The company says the micro-LED together with the micro-optics could boost the brightness and light focus of micro-LED based backlights for LCDs, OLED displays but also for head-mounted Augmented Reality (AR) and automotive Head-Up-Displays (HUD).
Prior to launching Optovate on their own funds, the founders were operating successful startup Ocuity Ltd. which focused on lenticular displays for autostereoscopic 3D displays, eeNews Europe learned in an interview with Optovate’s Commercial Director, Paul May. In 2008, they sold Ocuity to Taiwanese LCD display manufacturer AU Optronics (AUO) to focus on microLEDs together with micro-optics.
“Ten years ago, the initial applications we were looking at were LED lighting, but then by 2010-2011, the market turned around microLEDs for displays and we saw enough interest to continue developing IP for the display market. We had built up a lot of the technology, the microLED transfer with the optics for directionality when we were working on lenticular displays” explained May.
“There is a general move towards the use of microLEDs for display backlighting, but using micro-optics brings extra efficiency and allows privacy-type applications. Directionality is definitely a benefit as well as energy efficiency”.
By aligning an array of microLEDs underneath a thin precision micro-catadioptric optical array, Optovate maximises the light output of each microLED through refraction and reflection. Because the micro-catadioptric elements can be designed to yield different beam angles, an array of microLEDs can easily be configured so as to be switchable from a wide angle to a narrow angle of view (effectively switching between two intertwined microLED arrays).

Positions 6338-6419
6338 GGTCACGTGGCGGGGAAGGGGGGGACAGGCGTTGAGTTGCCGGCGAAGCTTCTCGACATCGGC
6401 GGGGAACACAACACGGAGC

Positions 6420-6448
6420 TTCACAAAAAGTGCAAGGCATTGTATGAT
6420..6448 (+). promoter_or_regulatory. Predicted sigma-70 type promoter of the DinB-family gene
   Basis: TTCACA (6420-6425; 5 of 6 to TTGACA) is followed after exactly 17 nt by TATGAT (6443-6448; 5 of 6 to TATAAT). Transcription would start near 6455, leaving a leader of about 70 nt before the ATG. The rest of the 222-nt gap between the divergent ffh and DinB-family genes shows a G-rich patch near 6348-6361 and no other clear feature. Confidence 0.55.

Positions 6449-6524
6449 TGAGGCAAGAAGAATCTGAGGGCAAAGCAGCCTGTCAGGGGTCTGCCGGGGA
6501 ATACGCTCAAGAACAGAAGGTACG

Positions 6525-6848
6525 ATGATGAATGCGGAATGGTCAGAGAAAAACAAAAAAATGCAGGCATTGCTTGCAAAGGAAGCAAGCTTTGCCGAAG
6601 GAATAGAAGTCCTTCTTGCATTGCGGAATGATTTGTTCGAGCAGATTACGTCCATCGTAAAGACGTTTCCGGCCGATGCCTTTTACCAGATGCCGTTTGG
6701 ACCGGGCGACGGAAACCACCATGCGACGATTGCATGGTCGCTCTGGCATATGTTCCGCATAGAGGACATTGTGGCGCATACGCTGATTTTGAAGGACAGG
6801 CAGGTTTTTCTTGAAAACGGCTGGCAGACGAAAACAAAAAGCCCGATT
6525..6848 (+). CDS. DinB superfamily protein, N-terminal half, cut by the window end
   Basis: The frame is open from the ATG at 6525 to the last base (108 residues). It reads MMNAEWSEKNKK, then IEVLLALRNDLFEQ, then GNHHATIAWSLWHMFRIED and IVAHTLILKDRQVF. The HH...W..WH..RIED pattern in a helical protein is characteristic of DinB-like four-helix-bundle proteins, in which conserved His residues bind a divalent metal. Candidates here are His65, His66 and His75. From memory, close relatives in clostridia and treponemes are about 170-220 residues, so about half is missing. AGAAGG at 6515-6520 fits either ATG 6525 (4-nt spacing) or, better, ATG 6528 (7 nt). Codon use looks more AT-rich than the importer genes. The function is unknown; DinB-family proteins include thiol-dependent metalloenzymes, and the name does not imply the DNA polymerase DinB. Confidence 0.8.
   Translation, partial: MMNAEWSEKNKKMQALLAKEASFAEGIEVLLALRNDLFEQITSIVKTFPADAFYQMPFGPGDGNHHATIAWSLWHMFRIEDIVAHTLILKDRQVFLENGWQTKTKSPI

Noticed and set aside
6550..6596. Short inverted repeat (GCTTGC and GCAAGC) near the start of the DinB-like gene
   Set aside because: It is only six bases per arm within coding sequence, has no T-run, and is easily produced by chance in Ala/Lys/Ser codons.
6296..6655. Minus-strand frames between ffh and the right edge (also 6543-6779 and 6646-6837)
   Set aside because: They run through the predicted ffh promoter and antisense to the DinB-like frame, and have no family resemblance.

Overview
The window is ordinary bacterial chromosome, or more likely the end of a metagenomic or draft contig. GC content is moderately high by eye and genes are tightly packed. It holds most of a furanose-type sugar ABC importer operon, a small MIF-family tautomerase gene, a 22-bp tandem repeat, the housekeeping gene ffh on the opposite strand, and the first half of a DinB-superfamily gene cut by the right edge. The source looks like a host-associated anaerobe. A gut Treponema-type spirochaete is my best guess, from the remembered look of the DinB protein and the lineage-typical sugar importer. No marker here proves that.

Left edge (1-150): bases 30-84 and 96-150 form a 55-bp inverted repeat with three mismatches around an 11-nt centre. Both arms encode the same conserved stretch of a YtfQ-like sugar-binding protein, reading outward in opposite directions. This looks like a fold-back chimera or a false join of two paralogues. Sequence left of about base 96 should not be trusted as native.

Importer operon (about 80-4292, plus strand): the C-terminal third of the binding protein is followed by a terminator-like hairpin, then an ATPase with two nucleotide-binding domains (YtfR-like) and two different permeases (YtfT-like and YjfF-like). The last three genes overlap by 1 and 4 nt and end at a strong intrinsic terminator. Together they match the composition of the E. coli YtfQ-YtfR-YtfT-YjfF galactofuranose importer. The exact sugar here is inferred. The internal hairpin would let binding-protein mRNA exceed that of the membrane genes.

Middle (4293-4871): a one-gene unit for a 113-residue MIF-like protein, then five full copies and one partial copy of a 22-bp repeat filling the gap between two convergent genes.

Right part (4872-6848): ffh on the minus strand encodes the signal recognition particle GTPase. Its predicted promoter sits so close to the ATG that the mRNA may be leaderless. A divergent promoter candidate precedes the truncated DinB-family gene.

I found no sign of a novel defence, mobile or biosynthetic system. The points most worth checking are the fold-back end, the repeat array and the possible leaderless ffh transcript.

“By concentrating the light output within a cone, we increase brightness by a factor of 2 to 3, and we could get a similar increase in brightness for OLEDs, lots of light is lost in the plane of the display and our micro-optics extract the light in a usable cone” May told eeNews Europe. Now Optovate clearly has the ambition to shrink its micro-optics to pixel sizes, which would be needed for OLED applications. “We can do small pitches, we can take this down to between 50 and 100µm using a master and micro-imprinting” confirmed May.
“Generally we could apply our micro-optics to microLEDs but they could also be used alone. Our transfer technology relies on a laser lift-off process, using a photomask to concentrate the beam of an excimer laser at different positions on the substrate to release the microLEDs, at an arbitrary pitch and in parallel” explained May. The process is scalable and can be used to populate large LCD-type glass substrates with the microLEDs, making them cost-effective for display applications.
“Two to three years ago, microLEDs were nowhere. Now in mobile applications, power efficiency is a clear advantage. I suspect the backlight might be the first win for us, and the LCD and OLED brightness enhancement may come next, especially for automotive head up displays and augmented reality that require directionality and a bright light” May added, debating about the chances for microLEDs to displace OLEDs.
“Ultimately, we could use our micro-optics on direct microLED displays for mobile devices like smartphones and tablets where they can provide high brightness, privacy, and power saving operation”.
Because Optovate has developed its own transfer technology for microLEDs, it is open to combine both technologies or to license the microLED transfer and the micro-optics separately as standalone IP. The company is seeking partners to provide the development resources it needs for the rapid launch of volume products, alternatively, it may raise some money. “We keep our options open” concluded the Commercial Director.
The startup will share more about its technology at the upcoming SID Display Week 2018 Symposium.
Optovate – www.optovate.com